SOURCE: THE DUST BOWL SITE
(WHERE YOU CAN SEE MOVIE OF DUST STORM)

Steinbeck Homepage


PICTURES & A THOUSAND WORDS OR SO
WESTWARD THE COURSE . . .

Whitman, "Song of Myself," [Section 38, 1855 Text]      
    I troop forth replenished with supreme power, one of an average unending procession,
    We walk the roads of Ohio and Massachusetts and Virginia and Wisconsin and New York and
        New Orleans and Texas and Montreal and San Francisco and Charleston and Savannah and Mexico,
    Inland and by the seacoast and boundary lines . . . . and we pass the boundary lines.
    Our swift ordinances are on their way over the whole earth,
    The blossoms we wear in our hats are the growth of two thousand years.

Whitman, "Song of Myself," Section 38, [1891-1892 Text]      
    I troop forth replenish'd with supreme power, one of an average unending procession,
    Inland and sea-coast we go, and pass all boundary lines,
    Our swift ordinances on their way over the whole earth,
    The blossoms we wear in our hats the growth of thousands of years.


Eliot, The Waste Land, Section 5      
    Who are those hooded hordes swarming
    Over endless plains, stumbling in cracked earth
    Ringed by the flat horizon only
    What is the city over the mountains
    Cracks and reforms and bursts in the violet air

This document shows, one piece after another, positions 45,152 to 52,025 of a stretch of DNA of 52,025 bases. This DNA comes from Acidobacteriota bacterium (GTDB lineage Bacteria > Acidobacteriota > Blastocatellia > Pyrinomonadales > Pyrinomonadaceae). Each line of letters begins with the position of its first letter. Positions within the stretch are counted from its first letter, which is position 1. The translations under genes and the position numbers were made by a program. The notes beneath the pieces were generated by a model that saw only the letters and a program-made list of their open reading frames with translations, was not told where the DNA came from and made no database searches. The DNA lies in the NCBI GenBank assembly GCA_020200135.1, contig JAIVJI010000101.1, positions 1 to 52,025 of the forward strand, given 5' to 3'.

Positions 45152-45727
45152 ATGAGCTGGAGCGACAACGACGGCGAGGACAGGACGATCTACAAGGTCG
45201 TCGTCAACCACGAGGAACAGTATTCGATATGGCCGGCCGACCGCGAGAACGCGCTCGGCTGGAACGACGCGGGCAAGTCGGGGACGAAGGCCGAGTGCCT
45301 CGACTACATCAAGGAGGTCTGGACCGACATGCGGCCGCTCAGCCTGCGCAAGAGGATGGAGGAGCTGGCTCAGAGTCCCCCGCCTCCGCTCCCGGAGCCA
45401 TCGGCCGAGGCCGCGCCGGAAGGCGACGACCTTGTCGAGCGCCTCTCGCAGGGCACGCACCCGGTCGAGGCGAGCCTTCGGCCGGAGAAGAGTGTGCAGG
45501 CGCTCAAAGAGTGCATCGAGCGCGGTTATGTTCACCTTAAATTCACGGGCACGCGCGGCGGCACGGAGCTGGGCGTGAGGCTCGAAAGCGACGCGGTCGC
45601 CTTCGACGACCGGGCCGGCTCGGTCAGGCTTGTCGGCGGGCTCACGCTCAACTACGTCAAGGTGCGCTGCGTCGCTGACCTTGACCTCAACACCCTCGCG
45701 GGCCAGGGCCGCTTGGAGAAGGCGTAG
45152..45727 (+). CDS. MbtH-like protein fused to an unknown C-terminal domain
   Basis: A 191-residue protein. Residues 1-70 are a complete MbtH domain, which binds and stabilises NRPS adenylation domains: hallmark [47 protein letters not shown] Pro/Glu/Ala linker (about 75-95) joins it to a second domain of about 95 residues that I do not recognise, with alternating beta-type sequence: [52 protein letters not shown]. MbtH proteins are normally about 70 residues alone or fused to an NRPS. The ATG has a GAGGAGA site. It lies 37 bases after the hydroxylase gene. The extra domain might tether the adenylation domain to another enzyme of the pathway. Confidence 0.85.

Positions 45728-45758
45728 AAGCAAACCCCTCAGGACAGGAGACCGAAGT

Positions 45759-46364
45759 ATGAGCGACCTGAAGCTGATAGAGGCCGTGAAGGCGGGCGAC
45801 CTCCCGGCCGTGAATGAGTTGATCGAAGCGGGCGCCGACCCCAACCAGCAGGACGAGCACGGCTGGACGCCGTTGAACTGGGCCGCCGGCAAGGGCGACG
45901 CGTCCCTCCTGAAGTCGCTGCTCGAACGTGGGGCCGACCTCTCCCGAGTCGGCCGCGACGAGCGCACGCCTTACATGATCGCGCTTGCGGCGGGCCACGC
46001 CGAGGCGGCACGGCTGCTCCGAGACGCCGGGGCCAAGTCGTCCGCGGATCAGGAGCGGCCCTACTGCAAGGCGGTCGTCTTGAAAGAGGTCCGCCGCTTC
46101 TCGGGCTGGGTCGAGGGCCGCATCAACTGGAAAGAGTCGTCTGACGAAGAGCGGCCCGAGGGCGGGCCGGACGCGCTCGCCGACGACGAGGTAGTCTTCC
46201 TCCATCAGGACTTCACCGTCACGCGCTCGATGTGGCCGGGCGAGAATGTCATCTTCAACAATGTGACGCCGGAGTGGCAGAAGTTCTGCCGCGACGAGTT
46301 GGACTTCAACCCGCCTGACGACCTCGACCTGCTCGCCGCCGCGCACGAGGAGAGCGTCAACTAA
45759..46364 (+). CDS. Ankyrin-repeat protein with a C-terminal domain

Falling towers
    Jerusalem Athens Alexandria
    Vienna London
    Unreal



NATURALISM WITHOUT SOCIALISM . . .

Crane, The Red Badge of Courage, opening paragraph      
        The cold passed reluctantly from the earth, and the retiring fogs revealed an army stretched
    out on the hills, resting. As the landscape changed from brown to green, the army awakened,
    and began to tremble with eagerness at the noise of rumors. It cast its eyes upon the roads,
    which were growing from long troughs of liquid mud to proper thoroughfares. A river, amber-
    tinted in the shadow of its banks, purled at the army's feet; and at night, when the stream had
    become of a sorrowful blackness, one could see across it the red, eyelike gleam of hostile
    camp-fires set in the low brows of distant hills.


CLICK ON ANY IMAGE TO ENLARGE IT:

  In its 19 February 1940 issue Life Magazine did a two-page spread on Steinbeck's book, the recently released movie version of it, and American reality. The article notes that both Steinbeck and the movie have been accused of exaggerating the conditions for the migrants in California. Click on any part of the article to enlarge it.
TROUBLED MOTHER QUESTIONING SON BATTERED JALOPY TATTERED TENT TYPICAL OKIE CAMP FARMERS WITHOUT LAND


"The fascist crowd will try to sabotage this book because it is revolutionary. They try to give it the communist angle. However, The Battle Hymn is American and intensely so. . . . So if both words and music are there the book is keyed into the American scene from the beginning." — Steinbeck, letter to his editor at Viking.


RELATED WEB SITES

NATIONAL STEINBECK CENTER

THE CENTER FOR STEINBECK STUDIES


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